MySQL 5.0 Reference Manual  /  ...  /  mysqld_safe — MySQL Server Startup Script

4.3.2 mysqld_safe — MySQL Server Startup Script

mysqld_safe is the recommended way to start a mysqld server on Unix and NetWare. mysqld_safe adds some safety features such as restarting the server when an error occurs and logging runtime information to an error log file. NetWare-specific behaviors are listed later in this section.


To preserve backward compatibility with older versions of MySQL, MySQL binary distributions still include safe_mysqld as a symbolic link to mysqld_safe. However, you should not rely on this because it is removed as of MySQL 5.1.

By default, mysqld_safe before MySQL 5.0.27 tries to start an executable named mysqld-max if it exists, and mysqld otherwise. Be aware of the implications of this behavior:

  • On Linux, the MySQL-Max RPM relies on this mysqld_safe behavior. The RPM installs an executable named mysqld-max, which causes mysqld_safe to automatically use that executable rather than mysqld from that point on.

  • If you install a MySQL-Max distribution that includes a server named mysqld-max, and then upgrade later to a non-Max version of MySQL, mysqld_safe will still attempt to run the old mysqld-max server. If you perform such an upgrade, you should manually remove the old mysqld-max server to ensure that mysqld_safe runs the new mysqld server.

To override the default behavior and specify explicitly the name of the server you want to run, specify a --mysqld or --mysqld-version option to mysqld_safe. You can also use --ledir to indicate the directory where mysqld_safe should look for the server.

Many of the options to mysqld_safe are the same as the options to mysqld. See Section 5.1.3, “Server Command Options”.

Options unknown to mysqld_safe are passed to mysqld if they are specified on the command line, but ignored if they are specified in the [mysqld_safe] group of an option file. See Section 4.2.6, “Using Option Files”.

mysqld_safe reads all options from the [mysqld], [server], and [mysqld_safe] sections in option files. For example, if you specify a [mysqld] section like this, mysqld_safe will find and use the --log-error option:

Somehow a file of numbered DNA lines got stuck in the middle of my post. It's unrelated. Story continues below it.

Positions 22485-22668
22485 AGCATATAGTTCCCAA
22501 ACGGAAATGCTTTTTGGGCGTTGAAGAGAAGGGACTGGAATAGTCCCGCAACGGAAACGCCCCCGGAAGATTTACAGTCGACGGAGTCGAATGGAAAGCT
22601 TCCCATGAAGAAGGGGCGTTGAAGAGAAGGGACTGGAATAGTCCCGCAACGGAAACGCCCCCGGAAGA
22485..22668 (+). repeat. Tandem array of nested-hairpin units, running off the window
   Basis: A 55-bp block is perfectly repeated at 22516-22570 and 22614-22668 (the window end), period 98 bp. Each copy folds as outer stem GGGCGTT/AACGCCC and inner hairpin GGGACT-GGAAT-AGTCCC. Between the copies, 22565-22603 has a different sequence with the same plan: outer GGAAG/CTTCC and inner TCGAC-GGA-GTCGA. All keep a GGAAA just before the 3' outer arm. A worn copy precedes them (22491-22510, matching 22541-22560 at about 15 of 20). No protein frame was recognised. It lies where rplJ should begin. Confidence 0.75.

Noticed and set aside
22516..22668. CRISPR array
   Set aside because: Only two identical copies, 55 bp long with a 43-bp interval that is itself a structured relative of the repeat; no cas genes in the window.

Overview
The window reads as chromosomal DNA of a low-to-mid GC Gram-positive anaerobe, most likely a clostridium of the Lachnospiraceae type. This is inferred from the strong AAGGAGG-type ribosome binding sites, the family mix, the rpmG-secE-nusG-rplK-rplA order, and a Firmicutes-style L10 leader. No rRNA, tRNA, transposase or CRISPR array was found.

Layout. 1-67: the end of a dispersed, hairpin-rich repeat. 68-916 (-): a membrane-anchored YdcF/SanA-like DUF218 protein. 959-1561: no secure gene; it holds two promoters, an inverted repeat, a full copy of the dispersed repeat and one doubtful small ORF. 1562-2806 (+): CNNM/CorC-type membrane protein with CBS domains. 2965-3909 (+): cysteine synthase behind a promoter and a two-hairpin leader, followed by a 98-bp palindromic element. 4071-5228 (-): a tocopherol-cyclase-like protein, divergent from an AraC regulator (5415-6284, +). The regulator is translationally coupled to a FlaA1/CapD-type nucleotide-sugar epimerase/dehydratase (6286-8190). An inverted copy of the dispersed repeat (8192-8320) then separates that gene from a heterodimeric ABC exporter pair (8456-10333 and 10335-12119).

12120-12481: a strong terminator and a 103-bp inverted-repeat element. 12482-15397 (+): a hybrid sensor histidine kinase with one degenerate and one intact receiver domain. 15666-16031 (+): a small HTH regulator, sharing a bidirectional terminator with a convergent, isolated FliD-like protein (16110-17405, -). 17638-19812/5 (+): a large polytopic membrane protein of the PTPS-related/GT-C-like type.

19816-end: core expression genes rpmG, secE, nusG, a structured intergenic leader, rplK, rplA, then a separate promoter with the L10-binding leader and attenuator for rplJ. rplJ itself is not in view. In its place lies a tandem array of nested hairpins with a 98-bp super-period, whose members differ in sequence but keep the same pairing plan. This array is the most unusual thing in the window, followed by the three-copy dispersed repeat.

For backward compatibility, mysqld_safe also reads [safe_mysqld] sections, but to be current you should rename such sections to [mysqld_safe].

mysqld_safe supports the following options. It also reads option files and supports the options for processing them described at Section 4.2.7, “Command-Line Options that Affect Option-File Handling”.

Table 4.1 mysqld_safe Options

--autocloseOn NetWare, mysqld_safe provides a screen presence
--basedirPath to MySQL installation directory
--core-file-sizeSize of core file that mysqld should be able to create
--datadirPath to data directory
--defaults-extra-fileRead named option file in addition to usual option files
--defaults-fileRead only named option file
--helpDisplay help message and exit5.0.3
--ledirPath to directory where server is located
--log-errorWrite error log to named file
--mysqldName of server program to start (in ledir directory)
--mysqld-versionSuffix for server program name
--niceUse nice program to set server scheduling priority
--no-defaultsRead no option files
--open-files-limitNumber of files that mysqld should be able to open
--pid-filePath name of process ID file
--portPort number on which to listen for TCP/IP connections
--skip-kill-mysqldDo not try to kill stray mysqld processes
--socketSocket file on which to listen for Unix socket connections
--timezoneSet TZ time zone environment variable to named value